midwifery_2018

OpenCampus talks tackle fear of childbirth and maternal mental health wellbeing


 

Book for the second talk on maternal wellbeing on Wednesday 27 February here

The sharing of birth stories and the issue of tokophobia – the severe or disabling fear of childbirth – are just two of the maternal/perinatal mental health issues which will be explored in the OpenCampus Spring series at the University of Hull.

Perinatal mental health problems occur during pregnancy or in the first year following the birth of a child. Perinatal mental illness affects up to 20% of women, and covers a wide range of conditions. If left untreated, it can have significant and long lasting effects on the woman and her family.

The series will explore the causes and related consequences of mental health and how it shapes pregnancy, birth and new motherhood and cover some highly emotive topics such as baby bonding, the importance of trust between expectant mothers and healthcare professionals following traumatic births, and tokophobia – the fear which can lead women to avoid pregnancy or result in extreme anxiety or depression.

The concept of tokophobia and the way in which the sharing of graphic birthing stories on social media can affect women’s attitudes to giving birth attracted significant media attention during the British Science Festival held at the University, prompting discussions on mums forums, on BBC Newsnight and in national newspapers such as The Guardian and The Independent.

Professor Julie Jomeen, who has an international reputation for perinatal mental health research built on 20 years of work focused on developing high quality care for all women, and Catriona Jones, Senior Research Fellow in Maternal and Reproductive Health, provided insights into their important work relating to the mental health of pregnant women and new mums at the science festival. Their presentation explored the ‘normal’ anxieties relating to childbirth and also discussed ways to help and support those women who may have an extreme pathological fear of giving birth. Recent research includes the development of a clinical pathway in response to a need for early detection and treatment of a fear of childbirth that goes beyond ‘normal’ levels.

As a result of the diverse and passionate reactions to the issue of tokophobia during the science festival, the severe fear of childbirth will be explored in a presentation on Wednesday April 10 as well as during a panel discussion on Wednesday May 15 as part of the OpenCampus series.

Professor Julie Jomeen, Dean of the Faculty of Health Sciences at the University, said:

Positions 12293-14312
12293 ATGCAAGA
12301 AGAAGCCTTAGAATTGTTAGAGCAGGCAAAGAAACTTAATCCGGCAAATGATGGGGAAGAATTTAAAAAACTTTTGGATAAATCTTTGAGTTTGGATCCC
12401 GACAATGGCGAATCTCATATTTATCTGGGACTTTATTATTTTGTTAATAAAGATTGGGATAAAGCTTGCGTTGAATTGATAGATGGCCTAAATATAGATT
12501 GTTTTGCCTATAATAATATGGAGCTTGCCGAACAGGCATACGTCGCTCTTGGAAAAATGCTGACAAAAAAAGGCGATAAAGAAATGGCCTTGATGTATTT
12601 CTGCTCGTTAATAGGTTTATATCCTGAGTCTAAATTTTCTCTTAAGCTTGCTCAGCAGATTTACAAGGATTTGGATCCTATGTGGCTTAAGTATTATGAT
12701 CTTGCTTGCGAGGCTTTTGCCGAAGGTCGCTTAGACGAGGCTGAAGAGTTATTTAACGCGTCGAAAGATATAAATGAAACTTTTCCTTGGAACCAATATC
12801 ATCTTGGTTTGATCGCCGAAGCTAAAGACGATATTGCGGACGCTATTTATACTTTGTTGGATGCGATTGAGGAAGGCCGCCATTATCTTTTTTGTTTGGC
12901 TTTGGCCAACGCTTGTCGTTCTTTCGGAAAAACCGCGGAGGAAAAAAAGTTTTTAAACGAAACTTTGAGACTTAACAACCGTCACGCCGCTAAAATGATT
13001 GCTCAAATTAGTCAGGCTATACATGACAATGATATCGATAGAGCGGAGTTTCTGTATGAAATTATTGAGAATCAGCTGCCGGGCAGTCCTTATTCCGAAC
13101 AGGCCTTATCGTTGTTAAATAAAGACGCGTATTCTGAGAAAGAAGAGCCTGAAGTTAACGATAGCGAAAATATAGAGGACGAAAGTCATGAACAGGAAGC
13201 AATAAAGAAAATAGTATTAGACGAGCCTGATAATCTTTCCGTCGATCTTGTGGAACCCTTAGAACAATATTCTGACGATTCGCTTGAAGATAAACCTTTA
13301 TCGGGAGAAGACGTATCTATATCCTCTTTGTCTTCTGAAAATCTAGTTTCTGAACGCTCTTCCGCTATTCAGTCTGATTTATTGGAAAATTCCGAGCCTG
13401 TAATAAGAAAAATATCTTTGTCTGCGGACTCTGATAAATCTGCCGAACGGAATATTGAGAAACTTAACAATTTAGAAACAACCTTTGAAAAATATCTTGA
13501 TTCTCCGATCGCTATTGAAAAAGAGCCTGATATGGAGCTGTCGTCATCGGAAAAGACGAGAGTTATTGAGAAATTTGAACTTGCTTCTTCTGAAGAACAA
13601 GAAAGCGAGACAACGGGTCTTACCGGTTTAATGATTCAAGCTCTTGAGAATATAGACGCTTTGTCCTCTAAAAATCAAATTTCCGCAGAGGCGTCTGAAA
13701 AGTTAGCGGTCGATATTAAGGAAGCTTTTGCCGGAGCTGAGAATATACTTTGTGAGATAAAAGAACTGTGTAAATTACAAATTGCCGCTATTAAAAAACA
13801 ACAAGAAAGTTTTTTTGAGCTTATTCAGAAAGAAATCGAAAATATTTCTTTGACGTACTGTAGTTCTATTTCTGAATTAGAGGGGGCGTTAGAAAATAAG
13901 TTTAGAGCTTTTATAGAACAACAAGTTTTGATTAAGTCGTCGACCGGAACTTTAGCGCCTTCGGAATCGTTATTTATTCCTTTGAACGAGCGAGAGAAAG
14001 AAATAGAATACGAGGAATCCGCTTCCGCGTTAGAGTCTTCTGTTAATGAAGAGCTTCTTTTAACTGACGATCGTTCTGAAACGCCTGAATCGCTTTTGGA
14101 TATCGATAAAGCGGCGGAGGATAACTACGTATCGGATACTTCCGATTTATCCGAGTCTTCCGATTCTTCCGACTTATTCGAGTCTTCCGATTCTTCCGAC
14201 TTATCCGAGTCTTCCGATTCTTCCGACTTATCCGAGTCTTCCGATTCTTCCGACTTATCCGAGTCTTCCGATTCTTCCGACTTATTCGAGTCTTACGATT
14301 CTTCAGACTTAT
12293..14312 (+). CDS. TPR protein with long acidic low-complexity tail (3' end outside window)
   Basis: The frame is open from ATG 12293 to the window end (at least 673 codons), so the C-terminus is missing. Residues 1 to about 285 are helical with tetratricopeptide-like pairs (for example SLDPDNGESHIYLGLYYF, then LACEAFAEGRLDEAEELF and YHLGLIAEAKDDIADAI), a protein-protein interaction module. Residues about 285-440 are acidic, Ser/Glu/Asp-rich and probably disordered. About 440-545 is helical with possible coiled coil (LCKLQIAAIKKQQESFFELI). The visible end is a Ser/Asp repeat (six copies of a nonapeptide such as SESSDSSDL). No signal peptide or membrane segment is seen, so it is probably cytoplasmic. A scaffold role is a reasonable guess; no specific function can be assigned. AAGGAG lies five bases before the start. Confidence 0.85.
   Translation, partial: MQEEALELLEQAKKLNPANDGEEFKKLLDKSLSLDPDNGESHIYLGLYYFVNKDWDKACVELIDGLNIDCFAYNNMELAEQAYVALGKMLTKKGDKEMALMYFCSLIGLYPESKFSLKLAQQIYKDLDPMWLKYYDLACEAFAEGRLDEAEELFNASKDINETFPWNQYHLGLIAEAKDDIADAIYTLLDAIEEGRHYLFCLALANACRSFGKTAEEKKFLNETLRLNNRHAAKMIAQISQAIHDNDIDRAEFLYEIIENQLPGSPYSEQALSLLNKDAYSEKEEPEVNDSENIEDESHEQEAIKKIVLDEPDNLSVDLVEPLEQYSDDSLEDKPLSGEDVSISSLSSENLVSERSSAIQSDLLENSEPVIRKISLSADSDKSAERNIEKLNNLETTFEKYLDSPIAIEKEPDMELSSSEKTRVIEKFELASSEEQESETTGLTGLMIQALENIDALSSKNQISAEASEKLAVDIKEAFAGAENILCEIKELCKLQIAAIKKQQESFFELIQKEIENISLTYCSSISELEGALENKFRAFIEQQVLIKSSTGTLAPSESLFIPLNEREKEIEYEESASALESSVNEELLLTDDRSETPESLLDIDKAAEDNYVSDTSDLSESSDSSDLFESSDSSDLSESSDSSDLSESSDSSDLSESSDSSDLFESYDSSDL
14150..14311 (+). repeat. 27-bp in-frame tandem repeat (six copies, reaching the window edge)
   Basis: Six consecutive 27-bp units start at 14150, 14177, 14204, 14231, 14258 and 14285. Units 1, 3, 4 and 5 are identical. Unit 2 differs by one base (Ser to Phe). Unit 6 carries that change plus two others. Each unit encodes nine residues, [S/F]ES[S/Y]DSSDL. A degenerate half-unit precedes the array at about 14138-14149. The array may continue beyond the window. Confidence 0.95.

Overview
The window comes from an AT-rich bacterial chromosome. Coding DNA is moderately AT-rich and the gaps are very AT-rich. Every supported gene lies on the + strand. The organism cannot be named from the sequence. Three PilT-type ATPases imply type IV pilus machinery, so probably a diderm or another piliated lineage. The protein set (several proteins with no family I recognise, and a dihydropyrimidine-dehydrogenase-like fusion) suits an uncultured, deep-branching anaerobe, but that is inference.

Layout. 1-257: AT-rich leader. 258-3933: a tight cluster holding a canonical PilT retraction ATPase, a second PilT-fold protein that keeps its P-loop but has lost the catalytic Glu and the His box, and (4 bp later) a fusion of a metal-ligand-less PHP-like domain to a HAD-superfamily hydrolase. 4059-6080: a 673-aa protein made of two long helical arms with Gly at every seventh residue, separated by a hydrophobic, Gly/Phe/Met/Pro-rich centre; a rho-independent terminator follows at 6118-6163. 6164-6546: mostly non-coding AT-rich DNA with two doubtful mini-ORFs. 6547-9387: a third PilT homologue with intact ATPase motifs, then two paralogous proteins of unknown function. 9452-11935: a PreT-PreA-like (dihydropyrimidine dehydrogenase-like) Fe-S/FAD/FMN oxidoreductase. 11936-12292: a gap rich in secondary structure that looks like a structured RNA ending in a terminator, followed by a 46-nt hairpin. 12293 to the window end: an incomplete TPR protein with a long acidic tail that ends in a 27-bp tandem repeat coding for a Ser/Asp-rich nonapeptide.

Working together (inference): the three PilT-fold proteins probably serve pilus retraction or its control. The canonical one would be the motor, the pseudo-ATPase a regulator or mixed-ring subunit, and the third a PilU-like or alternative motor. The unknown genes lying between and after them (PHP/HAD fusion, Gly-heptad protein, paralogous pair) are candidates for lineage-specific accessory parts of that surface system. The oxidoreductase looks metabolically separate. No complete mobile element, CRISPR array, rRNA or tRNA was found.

“During the British Science Festival, we drew attention to an overlooked condition – and the response was remarkable. In addition to considerable media coverage around the world, women were in touch to thank us for talking about the issue. They told us they didn’t get pregnant because of their fears, that if they’d known people who’d have helped them throughout pregnancy it would have made a big difference.

“My main hope is that as a result of the media spotlight that has focused on this fear of childbirth, we will continue to increase awareness, build on our research and create the support and healthcare services for women that they and their families can rely on. The OpenCampus presentation and panel discussion is an important way for us all to share views and increase understanding around this complex condition.”

 

“During the British Science Festival, we drew attention to an overlooked condition – and the response was remarkable. In addition to considerable media coverage around the world, women were in touch to thank us for talking about the issue.” Professor Julie Jomeen, Dean of the Faculty of Health Sciences

 

Catriona Jones, who has worked alongside Professor Julie Jomeen for 10 years on perinatal mental health research and the development of advanced healthcare for women, said:

“Good perinatal mental health services are vital. We need clear strategies in place for screening and identification, prediction, referral, and follow-up.  

“The work we have undertaken over the last 10 years has highlighted the importance of training health professionals in screening/detection, identification and prediction of perinatal mental health problems in women, so they know what to do when a woman’s emotional wellbeing or mental health status causes concern.

“We are looking forward to sharing our research with a wider audience – including clinicians and other healthcare professionals – during this new series of OpenCampus talks.”

Professor Julie Jomeen, who was inspired to drive improvements for better healthcare for expecting mums after spending her early career as a midwife, said:

“We have recently been joined here at the University by Professor Colin Martin, as our Professor of Perinatal Mental Health, who I have worked with in this field for over 20 years. This is enabling us to further expand our work in this area and our teatime talks provide the opportunity for us to share our research journey to date.

“Early detection and treatment are vital across the perinatal period to ensure optimum maternal, neonatal and mental health outcomes for patients and their families.

“By providing high quality care for all women, we can diminish the chances of women developing tokophobia after their first birth.”